Despite good intentions, most media coverage on ice dams is misguided, and can actually make problems worse
MARCH 11 2014 – CHICAGO – This winter has been a record-breaker, but few homeowners know what they can do about it. Roof snowmelt re-freezing at the eaves (called ‘ice dams’) is a problem for many homes. It causes structural damage to roofs and walls every winter. And with more snow on the way, the immediate question is, what can a homeowner do about it?
Misguided sources, including NBC Chicago’s Nesita Kwan and PBS’s This Old House, say that ice dams are made when hot air escapes from the home into the attic because of missing insulation, and artificially warms the roof. This is only half right– since warm air rises, it does indeed push up through the ceiling, into the attic or roof cavity, but insulation cannot, and does not, fix air leakage. The only thing that can fix air leakage is airtight materials, which insulation is not.
Consider your furnace filter, for example: air goes right through it, and filters out particles that could damage the furnace or air conditioner… AND it’s made from fiberglass, just like insulation. So really, the air that pushes out of your home into your attic will be the cleanest air in the whole house, if you have a well-insulated attic. But the big problem remains; warm air will still leak out.
Solving ice dams once and for all with Air Sealing is the only solution. Luckily this is very affordable, needs no maintenance or replacement, and doesn’t consume energy (unlike the ridiculous heat wires you can string along your eaves as a band-aid). Never install more attic ventilation before the attic floor is air sealed- this just accelerates the leakage of air from the house to outdoors. And never add more insulation before air sealing- this only makes the attic colder, so the warm air leaking into it condenses everywhere, which can lead to mold. Hire a Home Performance Contractor for air sealing, not just any contractor. Home Performance Contractors test before and after their work with a blower door, to prove you got what you paid for, and to prove that the problem is actually solved. The best part of Home Performance is that proof is possible.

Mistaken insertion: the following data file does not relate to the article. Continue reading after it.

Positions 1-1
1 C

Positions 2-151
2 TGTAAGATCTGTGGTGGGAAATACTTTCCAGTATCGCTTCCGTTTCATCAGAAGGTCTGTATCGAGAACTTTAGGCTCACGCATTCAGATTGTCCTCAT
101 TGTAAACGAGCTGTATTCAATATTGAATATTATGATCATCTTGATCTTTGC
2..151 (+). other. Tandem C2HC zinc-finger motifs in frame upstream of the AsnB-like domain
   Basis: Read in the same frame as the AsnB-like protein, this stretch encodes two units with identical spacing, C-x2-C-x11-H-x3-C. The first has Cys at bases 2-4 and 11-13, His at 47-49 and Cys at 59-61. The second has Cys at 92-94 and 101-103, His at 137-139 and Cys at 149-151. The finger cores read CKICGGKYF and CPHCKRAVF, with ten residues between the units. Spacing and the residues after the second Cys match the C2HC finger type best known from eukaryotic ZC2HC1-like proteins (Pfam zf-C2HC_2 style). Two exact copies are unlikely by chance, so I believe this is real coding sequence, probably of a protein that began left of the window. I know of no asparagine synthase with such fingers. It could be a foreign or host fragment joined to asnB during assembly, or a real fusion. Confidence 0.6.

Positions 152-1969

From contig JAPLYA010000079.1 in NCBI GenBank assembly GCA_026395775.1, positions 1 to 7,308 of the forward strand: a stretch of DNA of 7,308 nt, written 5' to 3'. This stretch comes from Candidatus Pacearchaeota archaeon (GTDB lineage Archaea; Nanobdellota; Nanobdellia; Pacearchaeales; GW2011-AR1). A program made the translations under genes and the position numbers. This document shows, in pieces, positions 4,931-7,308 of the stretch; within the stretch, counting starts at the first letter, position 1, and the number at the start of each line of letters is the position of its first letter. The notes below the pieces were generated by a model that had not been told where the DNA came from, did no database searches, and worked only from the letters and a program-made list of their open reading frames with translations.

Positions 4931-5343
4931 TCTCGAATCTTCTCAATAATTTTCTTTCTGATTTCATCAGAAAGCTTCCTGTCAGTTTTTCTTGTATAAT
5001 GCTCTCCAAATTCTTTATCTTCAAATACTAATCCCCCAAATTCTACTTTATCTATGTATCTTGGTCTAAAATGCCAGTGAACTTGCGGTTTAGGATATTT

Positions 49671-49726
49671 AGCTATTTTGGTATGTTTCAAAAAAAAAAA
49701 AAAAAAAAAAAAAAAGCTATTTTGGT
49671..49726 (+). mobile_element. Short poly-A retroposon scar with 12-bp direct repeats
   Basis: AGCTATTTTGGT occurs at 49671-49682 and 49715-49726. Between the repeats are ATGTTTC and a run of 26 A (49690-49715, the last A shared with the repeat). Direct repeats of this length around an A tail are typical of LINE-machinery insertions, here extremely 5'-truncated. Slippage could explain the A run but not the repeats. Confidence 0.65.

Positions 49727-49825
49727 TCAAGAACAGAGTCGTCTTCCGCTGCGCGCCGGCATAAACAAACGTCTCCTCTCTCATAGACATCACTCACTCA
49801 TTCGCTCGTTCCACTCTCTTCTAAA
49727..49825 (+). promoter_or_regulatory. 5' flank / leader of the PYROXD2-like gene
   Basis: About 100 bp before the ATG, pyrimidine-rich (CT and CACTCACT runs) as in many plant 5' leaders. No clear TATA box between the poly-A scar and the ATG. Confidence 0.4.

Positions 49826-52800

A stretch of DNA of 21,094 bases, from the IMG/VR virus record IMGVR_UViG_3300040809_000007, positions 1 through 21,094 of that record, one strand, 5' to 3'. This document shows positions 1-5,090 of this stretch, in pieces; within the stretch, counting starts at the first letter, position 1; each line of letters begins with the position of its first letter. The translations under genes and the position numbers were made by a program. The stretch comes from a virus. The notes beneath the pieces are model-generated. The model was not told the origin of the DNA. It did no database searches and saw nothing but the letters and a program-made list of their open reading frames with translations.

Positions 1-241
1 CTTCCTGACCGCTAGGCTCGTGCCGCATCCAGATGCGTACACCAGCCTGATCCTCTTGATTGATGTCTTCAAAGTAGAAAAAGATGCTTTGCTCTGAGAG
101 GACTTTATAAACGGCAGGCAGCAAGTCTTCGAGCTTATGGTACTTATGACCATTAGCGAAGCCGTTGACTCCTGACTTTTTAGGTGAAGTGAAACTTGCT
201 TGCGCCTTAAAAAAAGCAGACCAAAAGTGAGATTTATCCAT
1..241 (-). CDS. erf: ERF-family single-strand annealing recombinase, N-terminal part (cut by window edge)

Smart homeowners are opting for a comprehensive home analysis with performance testing, before investing in improving any part of their home. This ensures that home improvements are prioritized, cost effective, and that each improvement makes the home more comfortable, durable, healthy, and energy efficient. It also ensures that you never flush money down the drain guessing at fixes. Home Performance Contractors are easily found through the Illinois Association of Energy Raters & Home Performance Professionals a not-for-profit organization dedicated to guiding homeowners to certified professionals.
To see a demonstration of attic air sealing, watch this:
For a crash course in how to think about your home’s performance, check out this 5-minute video from the IL Association’s executive director Corbett Lunsford: